Based on more than 15 years of technology in bone regeneration around hip implants. Currently available in a prescription dentifrice, prophy paste, and syringe delivery systems.

Chemical Desensitizers

Penetrates tubules precipitating plasma proteins to close tubule lumen.

May require multiple applications. Some desensitizers are made from glutaraldehyde, which can be a soft tissue irritant.

Dentin Bonders

Hydrophilic resin primers penetrate and seal tubules.

Bonders can be followed with composite restorations for restoring significant cervical lesions.


Forms precipitates within dentin tubules.

Can be used chairside before or after dental/scaling procedures.


Forms precipitate within dentin tubule.

Can be used chairside before or after dental/scaling procedures.

Surface Sealers/Self-etch Primers

Seals tubule lumen.

Light cure.

5% Sodium Fluoride Varnishes

Occludes tubules, forms precipitates.

Sets in presence of moisture, available in single unit doses.

What is the role of oral hygiene and biofilm in hypersensitivity?

People who over brush and are too fastidious about removing biofilm often develop hypersensitivity, but on the other hand, plaque biofilm products that get within the tubules when plaque is left on the tooth can lead to irritation of the nerve and manifest as sensitivity. This can be confusing. Should patients brush a lot or a little? It’s similarly confusing with the smear layer. On the one hand, it is beneficial to have a smear layer because it helps seal off the tubules and reduce sensitivity, but by brushing and keeping teeth really clean, the smear layer gets brushed away. It’s not surprising that hypersensitivity is often referred to as an enigma.

What are some of the newest therapies to treat hypersensitivity?

There are newer delivery methods. A professionally-applied product now comes in a syringe where the solution can be applied exactly where you want. It uses soft-needle foam dispensing tips. The mineralizing agent NovaMin, used in hip bone regeneration, has recently been introduced as a hypersensitivity agent.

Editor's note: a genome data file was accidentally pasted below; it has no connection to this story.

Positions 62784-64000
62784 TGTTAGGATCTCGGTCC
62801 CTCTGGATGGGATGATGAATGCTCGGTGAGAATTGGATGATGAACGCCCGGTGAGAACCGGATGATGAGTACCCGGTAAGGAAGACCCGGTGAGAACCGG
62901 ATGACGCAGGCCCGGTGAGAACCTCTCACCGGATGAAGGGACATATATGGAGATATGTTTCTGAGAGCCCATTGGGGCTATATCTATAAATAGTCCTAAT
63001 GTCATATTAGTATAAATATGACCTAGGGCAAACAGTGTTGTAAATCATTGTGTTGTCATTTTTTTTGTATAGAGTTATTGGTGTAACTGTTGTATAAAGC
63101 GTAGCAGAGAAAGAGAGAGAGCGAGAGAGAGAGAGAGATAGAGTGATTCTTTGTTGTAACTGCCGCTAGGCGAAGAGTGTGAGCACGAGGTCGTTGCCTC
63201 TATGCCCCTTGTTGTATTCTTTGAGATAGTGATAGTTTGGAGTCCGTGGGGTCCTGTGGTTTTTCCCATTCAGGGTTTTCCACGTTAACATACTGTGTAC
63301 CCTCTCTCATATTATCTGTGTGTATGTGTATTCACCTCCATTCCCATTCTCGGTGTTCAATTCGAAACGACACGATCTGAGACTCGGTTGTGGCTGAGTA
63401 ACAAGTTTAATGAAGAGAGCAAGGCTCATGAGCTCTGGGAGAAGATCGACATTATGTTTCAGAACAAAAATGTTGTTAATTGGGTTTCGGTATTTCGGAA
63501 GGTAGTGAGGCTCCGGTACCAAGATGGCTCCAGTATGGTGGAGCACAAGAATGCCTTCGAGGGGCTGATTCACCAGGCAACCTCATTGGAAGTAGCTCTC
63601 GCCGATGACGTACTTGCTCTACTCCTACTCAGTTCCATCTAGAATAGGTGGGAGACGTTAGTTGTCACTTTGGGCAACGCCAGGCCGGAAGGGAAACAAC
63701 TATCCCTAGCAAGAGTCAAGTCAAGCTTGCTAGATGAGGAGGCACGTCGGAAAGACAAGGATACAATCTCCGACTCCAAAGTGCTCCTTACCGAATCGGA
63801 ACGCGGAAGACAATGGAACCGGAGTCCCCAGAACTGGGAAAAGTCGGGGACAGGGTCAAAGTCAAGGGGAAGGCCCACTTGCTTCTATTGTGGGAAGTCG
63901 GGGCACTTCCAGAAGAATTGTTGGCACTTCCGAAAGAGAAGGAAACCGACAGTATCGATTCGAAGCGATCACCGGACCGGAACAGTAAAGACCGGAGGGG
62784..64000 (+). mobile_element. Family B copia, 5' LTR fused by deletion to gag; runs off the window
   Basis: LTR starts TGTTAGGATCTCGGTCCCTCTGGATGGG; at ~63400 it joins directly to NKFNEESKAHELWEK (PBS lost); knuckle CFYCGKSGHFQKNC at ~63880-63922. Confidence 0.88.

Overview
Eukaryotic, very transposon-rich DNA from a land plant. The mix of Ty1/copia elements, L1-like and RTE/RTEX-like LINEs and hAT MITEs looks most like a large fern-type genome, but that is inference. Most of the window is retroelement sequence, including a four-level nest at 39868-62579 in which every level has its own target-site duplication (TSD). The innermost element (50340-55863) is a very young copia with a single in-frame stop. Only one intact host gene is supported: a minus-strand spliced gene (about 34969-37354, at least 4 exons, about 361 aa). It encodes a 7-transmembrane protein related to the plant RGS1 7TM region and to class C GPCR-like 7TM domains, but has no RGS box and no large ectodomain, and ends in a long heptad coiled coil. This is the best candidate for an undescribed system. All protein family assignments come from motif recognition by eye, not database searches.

Esthetic cervical restorations used to provide a physical barrier against hypersensitivity have also greatly improved. In earlier times, you didn’t have a very smooth margin so you were trading one problem for another. It was easy to get gingival inflammation around class five restorations, but the newer products now have eased these problems. They are thinner, the margins are better.

What do you see in the future of treatment for hypersensitivity?

Sensitivity is a vital area of research and development because it is a common problem. Also with the increasing popularity of tooth whitening, treatments for hypersensitivity will only continue to grow.

From Dimensions of Dental Hygiene . September 2005;3(9):30, 32.

Leave A Reply

Your email address will not be published.

This site uses Akismet to reduce spam. Learn how your comment data is processed.

This website uses cookies to improve your experience. We'll assume you're ok with this, but you can opt-out if you wish. Accept Read More

Privacy & Cookies Policy

Dimensions' Discovery EXPO - Get early bird pricing through July 31, 2024!

Coupon has expired

Get Early Bird Pricing!